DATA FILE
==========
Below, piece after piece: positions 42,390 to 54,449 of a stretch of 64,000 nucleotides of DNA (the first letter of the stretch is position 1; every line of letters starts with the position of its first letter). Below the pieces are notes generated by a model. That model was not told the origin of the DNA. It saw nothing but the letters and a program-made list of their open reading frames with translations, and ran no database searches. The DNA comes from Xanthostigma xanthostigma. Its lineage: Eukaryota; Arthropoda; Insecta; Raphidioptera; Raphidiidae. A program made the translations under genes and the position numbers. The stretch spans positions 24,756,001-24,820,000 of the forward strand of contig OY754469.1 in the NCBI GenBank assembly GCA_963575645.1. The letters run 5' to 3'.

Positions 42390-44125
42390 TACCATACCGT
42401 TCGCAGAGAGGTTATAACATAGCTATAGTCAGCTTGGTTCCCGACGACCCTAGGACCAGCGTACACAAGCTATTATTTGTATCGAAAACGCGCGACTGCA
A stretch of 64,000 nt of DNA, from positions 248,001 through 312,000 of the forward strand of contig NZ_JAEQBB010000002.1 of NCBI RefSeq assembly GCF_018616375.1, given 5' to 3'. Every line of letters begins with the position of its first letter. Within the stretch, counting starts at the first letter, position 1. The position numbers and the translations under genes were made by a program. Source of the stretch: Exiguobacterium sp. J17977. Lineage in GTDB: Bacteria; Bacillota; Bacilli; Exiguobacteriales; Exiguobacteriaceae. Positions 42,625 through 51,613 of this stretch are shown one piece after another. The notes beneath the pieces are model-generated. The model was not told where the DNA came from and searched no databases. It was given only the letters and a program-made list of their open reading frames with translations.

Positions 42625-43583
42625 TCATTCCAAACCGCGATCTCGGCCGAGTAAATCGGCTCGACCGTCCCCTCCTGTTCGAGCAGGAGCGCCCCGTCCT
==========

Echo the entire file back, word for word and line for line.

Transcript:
Below, piece after piece: positions 42,390 to 54,449 of a stretch of 64,000 nucleotides of DNA (the first letter of the stretch is position 1; every line of letters starts with the position of its first letter). Below the pieces are notes generated by a model. That model was not told the origin of the DNA. It saw nothing but the letters and a program-made list of their open reading frames with translations, and ran no database searches. The DNA comes from Xanthostigma xanthostigma. Its lineage: Eukaryota; Arthropoda; Insecta; Raphidioptera; Raphidiidae. A program made the translations under genes and the position numbers. The stretch spans positions 24,756,001-24,820,000 of the forward strand of contig OY754469.1 in the NCBI GenBank assembly GCA_963575645.1. The letters run 5' to 3'.

Positions 42390-44125
42390 TACCATACCGT
42401 TCGCAGAGAGGTTATAACATAGCTATAGTCAGCTTGGTTCCCGACGACCCTAGGACCAGCGTACACAAGCTATTATTTGTATCGAAAACGCGCGACTGCA
A stretch of 64,000 nt of DNA, from positions 248,001 through 312,000 of the forward strand of contig NZ_JAEQBB010000002.1 of NCBI RefSeq assembly GCF_018616375.1, given 5' to 3'. Every line of letters begins with the position of its first letter. Within the stretch, counting starts at the first letter, position 1. The position numbers and the translations under genes were made by a program. Source of the stretch: Exiguobacterium sp. J17977. Lineage in GTDB: Bacteria; Bacillota; Bacilli; Exiguobacteriales; Exiguobacteriaceae. Positions 42,625 through 51,613 of this stretch are shown one piece after another. The notes beneath the pieces are model-generated. The model was not told where the DNA came from and searched no databases. It was given only the letters and a program-made list of their open reading frames with translations.

Positions 42625-43583
42625 TCATTCCAAACCGCGATCTCGGCCGAGTAAATCGGCTCGACCGTCCCCTCCTGTTCGAGCAGGAGCGCCCCGTCCT